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Protected sites

This content applies to England

Information on protected sites.

Definition

A site licence is required for land which is a ‘caravan site’. A protected site has a site licence (and planning permission) which:[1]

  • is not granted for holiday use only, or
  • does not prohibit the stationing of mobile homes/caravans for human habitation at certain times of the year.

A site licence may be granted for mixed use, ie for both residential and seasonal/holiday use. In such a case, whether a mobile home is on a protected site will depend on the terms of the site licence. Where the licence:

  • restricts residential occupation to a part of the site, the mobile home must be stationed in that part to be on a protected site[2]
  • does not specify which parts of the site are to be used for residential occupation, any mobile home stationed on that site with an agreement for year-round residence will be on a protected site (although the site owner could be in breach of her/his licence if the number of year-round residence agreements granted exceeds that allowed under the terms of the site licence)[3].

Applications and licence conditions

A local authority can refuse to issue a licence.[4] When making its decision about whether to award a new licence, or consent to the transfer of an existing licence, the authority must have regard to any matters prescribed in regulations, including with respect to:[5]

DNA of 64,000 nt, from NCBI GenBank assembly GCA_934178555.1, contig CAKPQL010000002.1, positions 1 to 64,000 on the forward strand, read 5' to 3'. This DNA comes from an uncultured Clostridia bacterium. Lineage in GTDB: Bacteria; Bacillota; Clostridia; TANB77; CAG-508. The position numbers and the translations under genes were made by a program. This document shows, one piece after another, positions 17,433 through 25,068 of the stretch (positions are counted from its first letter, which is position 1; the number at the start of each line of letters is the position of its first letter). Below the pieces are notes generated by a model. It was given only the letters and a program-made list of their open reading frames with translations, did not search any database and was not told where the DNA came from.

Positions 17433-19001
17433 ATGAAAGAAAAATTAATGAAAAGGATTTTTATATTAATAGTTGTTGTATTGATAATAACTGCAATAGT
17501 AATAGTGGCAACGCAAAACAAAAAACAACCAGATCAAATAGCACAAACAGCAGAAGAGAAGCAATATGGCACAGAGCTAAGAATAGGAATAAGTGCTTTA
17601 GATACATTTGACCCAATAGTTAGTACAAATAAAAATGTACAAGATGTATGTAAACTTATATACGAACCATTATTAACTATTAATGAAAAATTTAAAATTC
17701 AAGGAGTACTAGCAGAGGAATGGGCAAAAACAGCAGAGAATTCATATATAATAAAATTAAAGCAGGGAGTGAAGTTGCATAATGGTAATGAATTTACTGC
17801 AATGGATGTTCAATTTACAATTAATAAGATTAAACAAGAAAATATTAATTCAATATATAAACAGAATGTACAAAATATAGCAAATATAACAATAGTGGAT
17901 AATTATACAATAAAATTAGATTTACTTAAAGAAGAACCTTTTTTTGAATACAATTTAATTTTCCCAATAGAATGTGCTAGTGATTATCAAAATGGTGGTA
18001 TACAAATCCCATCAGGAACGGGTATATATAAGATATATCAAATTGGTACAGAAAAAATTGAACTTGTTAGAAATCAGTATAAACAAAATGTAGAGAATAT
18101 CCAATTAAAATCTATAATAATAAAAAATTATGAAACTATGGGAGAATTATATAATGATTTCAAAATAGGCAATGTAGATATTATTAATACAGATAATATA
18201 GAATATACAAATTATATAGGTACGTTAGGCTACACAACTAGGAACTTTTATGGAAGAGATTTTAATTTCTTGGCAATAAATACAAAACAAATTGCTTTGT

• a new/proposed licence holder:
    • her/his ability to comply with the conditions of the site licence
    • whether s/he has the finance in place to manage the site
    • is s/he, or any person nominated to manage the site, competent to do so.
  • an existing licence holder (when a transfer is sought):
    • whether any action has been taken, or are proposed, in relation to the licence conditions
    • whether s/he owes the local authority any money in connection with the licence.

The local authority can:[6]

  • charge an annual fee for the issue of a site licence
  • attach such conditions to the licence as it deems necessary or desirable.

Offences

A site operator can be prosecuted for operating without a site licence or to failing to comply with a licence condition.[7]

As an alternative to prosecution a local authority can serve a compliance notice on the site operator ‘if it appears’ that s/he is not complying with a licence condition. The site operator can appeal to the First-tier Tribunal (Property Chamber) against the issuing of a notice or the conditions set out in it. The site operator can be prosecuted if s/he fails to take the steps specified in the compliance notice within the period provided.[8]

Displaying licence

The conditions of the site licence should be displayed on the site in a 'conspicuous place'.[9] If they are not, a resident of the site can obtain them from the local authority. The site licence conditions are not enforceable directly by the resident and the local authority's assistance will be required.